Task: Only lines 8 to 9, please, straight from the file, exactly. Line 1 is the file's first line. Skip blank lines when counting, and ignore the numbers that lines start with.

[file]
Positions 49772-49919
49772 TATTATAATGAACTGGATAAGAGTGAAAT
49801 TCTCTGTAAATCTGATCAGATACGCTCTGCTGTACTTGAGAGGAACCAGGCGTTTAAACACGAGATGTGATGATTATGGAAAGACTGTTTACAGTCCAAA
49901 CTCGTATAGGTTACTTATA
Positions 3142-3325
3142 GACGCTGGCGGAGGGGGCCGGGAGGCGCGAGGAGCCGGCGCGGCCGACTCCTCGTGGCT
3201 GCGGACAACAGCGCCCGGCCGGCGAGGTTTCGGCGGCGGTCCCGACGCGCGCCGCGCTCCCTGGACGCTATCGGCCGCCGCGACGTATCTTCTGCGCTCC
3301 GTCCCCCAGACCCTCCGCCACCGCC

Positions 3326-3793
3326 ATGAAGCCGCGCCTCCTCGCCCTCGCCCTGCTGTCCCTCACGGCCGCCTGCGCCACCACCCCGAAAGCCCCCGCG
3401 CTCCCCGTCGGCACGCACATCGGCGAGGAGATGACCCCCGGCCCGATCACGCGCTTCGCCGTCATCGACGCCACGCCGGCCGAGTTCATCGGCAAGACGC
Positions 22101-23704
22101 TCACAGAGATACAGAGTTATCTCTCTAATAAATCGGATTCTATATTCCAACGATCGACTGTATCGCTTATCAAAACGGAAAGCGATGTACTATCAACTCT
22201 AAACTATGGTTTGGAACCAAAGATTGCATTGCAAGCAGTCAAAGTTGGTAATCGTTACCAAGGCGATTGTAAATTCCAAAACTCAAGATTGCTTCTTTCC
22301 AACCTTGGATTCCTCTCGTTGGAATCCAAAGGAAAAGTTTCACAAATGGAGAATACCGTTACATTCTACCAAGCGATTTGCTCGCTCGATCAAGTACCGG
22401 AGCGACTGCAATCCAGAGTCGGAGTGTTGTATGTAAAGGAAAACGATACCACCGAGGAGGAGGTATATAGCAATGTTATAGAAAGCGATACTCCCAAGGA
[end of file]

3301 GTCCCCCAGACCCTCCGCCACCGCC

Positions 3326-3793